What makes this particular experiment so special is the total lack of a known solution (on the part of the designer) when implementing the critic. This of course leads us to ask what kind of critic we could use. To get a handle on this, let's first look at the input and action spaces. Since we are supplying to the agent a destination, and the current location is effectively traceable locally, we're going to supply the agent with its current orientation (NESW), and the relative direction to the goal location (8x divisions: N, NW, E, SE, etc.):

At any given time, the agent has three actions available to it- move to the next intersection and take a left, move and take a right, or turn about the line 180 degrees to face the opposite direction, as shown below:

Note that each action puts the same intersection behind the agent (i.e, gets set to the same 'current' location), but with a different final orientation.

With these behaviors, then, we're going to try and design a critic. My first instinct in this, as in most navigational tasks, it to minimize the distance to the goal. However, in this case, as in the maze problem, physical euclidean or city-block distance is not a monotonically decreasing quantity as it would be in an open-grid world with regular Cartesian motion. Let's look at a simple example. We'll consider a subsection of the grid, and say we want the robot to traverse from location (0,0) to (0,2), with initial orientation of northbound:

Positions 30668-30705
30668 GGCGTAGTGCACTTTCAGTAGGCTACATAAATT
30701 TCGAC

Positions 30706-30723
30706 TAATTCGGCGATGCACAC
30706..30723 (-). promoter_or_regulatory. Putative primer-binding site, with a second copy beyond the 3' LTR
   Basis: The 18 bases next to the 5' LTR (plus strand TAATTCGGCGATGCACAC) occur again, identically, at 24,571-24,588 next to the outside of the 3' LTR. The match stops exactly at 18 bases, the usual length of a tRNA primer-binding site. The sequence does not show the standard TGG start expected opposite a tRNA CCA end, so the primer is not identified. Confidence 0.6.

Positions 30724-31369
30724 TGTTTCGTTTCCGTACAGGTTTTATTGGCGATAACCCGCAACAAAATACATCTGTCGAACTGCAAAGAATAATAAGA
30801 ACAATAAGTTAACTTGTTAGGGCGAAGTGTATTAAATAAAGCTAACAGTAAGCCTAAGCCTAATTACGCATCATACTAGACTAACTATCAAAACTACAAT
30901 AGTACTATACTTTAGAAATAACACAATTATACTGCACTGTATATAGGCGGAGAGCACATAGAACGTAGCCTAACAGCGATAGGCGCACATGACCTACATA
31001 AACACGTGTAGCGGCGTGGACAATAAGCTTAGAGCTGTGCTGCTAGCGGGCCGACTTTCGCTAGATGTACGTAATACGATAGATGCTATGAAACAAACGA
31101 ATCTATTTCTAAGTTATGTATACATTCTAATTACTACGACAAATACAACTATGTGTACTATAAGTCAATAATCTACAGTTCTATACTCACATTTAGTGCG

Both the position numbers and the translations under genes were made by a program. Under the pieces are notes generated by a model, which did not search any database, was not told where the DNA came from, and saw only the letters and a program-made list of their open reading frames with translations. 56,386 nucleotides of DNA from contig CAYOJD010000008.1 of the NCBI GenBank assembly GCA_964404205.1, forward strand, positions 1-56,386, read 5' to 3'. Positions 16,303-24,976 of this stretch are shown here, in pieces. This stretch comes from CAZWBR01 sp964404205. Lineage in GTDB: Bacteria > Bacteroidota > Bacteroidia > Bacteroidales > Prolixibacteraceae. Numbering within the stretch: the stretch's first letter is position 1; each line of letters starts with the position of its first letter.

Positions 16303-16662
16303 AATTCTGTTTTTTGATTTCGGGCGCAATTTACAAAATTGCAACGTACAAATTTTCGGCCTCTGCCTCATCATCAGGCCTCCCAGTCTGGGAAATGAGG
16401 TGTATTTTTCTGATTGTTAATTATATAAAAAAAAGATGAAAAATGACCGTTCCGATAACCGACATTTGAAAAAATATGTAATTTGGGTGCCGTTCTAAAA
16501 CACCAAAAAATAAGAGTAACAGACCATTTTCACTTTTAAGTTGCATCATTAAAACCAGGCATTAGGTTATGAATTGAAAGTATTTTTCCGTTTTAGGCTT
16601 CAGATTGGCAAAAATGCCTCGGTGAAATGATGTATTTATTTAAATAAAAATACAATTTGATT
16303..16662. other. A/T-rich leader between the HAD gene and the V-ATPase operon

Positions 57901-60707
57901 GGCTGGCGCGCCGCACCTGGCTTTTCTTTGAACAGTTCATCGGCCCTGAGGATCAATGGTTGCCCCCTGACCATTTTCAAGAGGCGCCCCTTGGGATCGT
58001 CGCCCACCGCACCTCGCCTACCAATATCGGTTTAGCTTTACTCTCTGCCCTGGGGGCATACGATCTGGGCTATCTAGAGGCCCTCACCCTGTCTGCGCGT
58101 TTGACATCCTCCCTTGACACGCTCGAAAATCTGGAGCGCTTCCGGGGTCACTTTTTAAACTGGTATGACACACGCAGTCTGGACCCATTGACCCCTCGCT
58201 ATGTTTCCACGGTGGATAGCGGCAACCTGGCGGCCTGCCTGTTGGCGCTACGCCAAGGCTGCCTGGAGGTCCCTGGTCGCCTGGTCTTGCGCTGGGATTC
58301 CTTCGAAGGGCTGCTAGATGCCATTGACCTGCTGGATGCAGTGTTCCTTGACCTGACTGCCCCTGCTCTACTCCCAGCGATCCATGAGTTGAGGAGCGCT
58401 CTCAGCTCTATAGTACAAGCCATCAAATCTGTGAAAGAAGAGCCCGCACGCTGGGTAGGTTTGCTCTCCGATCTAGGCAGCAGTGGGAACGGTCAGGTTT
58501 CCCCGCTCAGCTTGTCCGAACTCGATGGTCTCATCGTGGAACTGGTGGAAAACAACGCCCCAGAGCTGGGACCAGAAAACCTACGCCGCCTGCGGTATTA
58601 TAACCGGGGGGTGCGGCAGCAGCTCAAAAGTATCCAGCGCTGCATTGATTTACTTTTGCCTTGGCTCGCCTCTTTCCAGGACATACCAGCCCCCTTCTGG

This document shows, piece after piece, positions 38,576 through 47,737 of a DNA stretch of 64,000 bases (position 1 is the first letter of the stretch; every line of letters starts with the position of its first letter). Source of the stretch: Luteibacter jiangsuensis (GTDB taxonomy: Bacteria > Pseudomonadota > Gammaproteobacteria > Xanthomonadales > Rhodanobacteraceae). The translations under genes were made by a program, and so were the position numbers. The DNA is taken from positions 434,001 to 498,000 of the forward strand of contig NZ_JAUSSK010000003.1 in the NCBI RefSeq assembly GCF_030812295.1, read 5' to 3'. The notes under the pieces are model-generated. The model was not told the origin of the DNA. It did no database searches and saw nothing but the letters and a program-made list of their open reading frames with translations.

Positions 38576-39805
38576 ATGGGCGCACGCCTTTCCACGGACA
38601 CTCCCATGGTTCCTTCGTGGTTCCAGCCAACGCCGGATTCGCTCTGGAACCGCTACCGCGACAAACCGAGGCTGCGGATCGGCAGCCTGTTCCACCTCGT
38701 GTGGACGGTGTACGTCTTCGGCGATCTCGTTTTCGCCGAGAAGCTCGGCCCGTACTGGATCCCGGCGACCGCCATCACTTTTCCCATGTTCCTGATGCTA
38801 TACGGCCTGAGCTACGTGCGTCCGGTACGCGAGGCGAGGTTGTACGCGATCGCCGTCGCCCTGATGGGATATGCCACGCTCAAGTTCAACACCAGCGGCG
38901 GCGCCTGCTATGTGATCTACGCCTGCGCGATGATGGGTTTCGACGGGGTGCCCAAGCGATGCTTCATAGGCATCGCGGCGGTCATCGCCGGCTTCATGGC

With these behaviors, then, we're going to try and design a critic. My first instinct in this, as in most navigational tasks, it to minimize the distance to the goal. However, in this case, as in the maze problem, physical euclidean or city-block distance is not a monotonically decreasing quantity as it would be in an open-grid world with regular Cartesian motion. Let's look at a simple example. We'll consider a subsection of the grid, and say we want the robot to traverse from location (0,0) to (0,2), with initial orientation of northbound:

By examination, it is easy to see that a maximally efficient traversal can be accomplished with four actions. Consider a turn, followed by a rotation, another turn of the same type, and then a rotation (4 actions), as in the middle image. This maneuver takes us from our initial state to the goal. Another possible route (depicted on the right) with four actions takes a sequence of turns, exclusively. The purpose of this exercise is to illustrate the the most efficient path (and in this case, any possible path) does not demonstrate a pattern of monotonic decrease in distance to the goal, in either city-block or euclidean measures, as the agent progresses along the path.